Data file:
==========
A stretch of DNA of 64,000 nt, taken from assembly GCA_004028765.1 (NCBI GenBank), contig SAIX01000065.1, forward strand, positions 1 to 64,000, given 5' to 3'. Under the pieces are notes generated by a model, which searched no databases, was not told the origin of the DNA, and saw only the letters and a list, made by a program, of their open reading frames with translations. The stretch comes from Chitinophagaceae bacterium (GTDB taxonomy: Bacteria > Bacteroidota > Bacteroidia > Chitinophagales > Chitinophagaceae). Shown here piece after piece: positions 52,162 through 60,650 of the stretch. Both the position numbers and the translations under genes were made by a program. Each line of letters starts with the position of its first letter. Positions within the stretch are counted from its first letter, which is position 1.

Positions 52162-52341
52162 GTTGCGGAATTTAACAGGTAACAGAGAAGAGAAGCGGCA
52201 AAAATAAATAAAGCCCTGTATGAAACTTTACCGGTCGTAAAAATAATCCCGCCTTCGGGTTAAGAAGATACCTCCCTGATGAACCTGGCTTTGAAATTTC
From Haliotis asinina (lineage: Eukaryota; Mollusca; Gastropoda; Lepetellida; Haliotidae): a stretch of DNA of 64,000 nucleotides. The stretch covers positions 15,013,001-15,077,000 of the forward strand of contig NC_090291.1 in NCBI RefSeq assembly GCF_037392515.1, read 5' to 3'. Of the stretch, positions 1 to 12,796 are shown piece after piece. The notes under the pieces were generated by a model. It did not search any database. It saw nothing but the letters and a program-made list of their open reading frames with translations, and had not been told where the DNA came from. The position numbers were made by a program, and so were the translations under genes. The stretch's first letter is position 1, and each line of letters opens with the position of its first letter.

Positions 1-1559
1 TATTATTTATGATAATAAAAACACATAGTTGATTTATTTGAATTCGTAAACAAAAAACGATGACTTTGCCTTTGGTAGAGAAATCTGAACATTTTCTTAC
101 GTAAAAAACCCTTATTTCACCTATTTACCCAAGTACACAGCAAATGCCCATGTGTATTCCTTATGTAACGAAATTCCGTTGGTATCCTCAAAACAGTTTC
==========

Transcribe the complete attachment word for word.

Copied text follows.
A stretch of DNA of 64,000 nt, taken from assembly GCA_004028765.1 (NCBI GenBank), contig SAIX01000065.1, forward strand, positions 1 to 64,000, given 5' to 3'. Under the pieces are notes generated by a model, which searched no databases, was not told the origin of the DNA, and saw only the letters and a list, made by a program, of their open reading frames with translations. The stretch comes from Chitinophagaceae bacterium (GTDB taxonomy: Bacteria > Bacteroidota > Bacteroidia > Chitinophagales > Chitinophagaceae). Shown here piece after piece: positions 52,162 through 60,650 of the stretch. Both the position numbers and the translations under genes were made by a program. Each line of letters starts with the position of its first letter. Positions within the stretch are counted from its first letter, which is position 1.

Positions 52162-52341
52162 GTTGCGGAATTTAACAGGTAACAGAGAAGAGAAGCGGCA
52201 AAAATAAATAAAGCCCTGTATGAAACTTTACCGGTCGTAAAAATAATCCCGCCTTCGGGTTAAGAAGATACCTCCCTGATGAACCTGGCTTTGAAATTTC
From Haliotis asinina (lineage: Eukaryota; Mollusca; Gastropoda; Lepetellida; Haliotidae): a stretch of DNA of 64,000 nucleotides. The stretch covers positions 15,013,001-15,077,000 of the forward strand of contig NC_090291.1 in NCBI RefSeq assembly GCF_037392515.1, read 5' to 3'. Of the stretch, positions 1 to 12,796 are shown piece after piece. The notes under the pieces were generated by a model. It did not search any database. It saw nothing but the letters and a program-made list of their open reading frames with translations, and had not been told where the DNA came from. The position numbers were made by a program, and so were the translations under genes. The stretch's first letter is position 1, and each line of letters opens with the position of its first letter.

Positions 1-1559
1 TATTATTTATGATAATAAAAACACATAGTTGATTTATTTGAATTCGTAAACAAAAAACGATGACTTTGCCTTTGGTAGAGAAATCTGAACATTTTCTTAC
101 GTAAAAAACCCTTATTTCACCTATTTACCCAAGTACACAGCAAATGCCCATGTGTATTCCTTATGTAACGAAATTCCGTTGGTATCCTCAAAACAGTTTC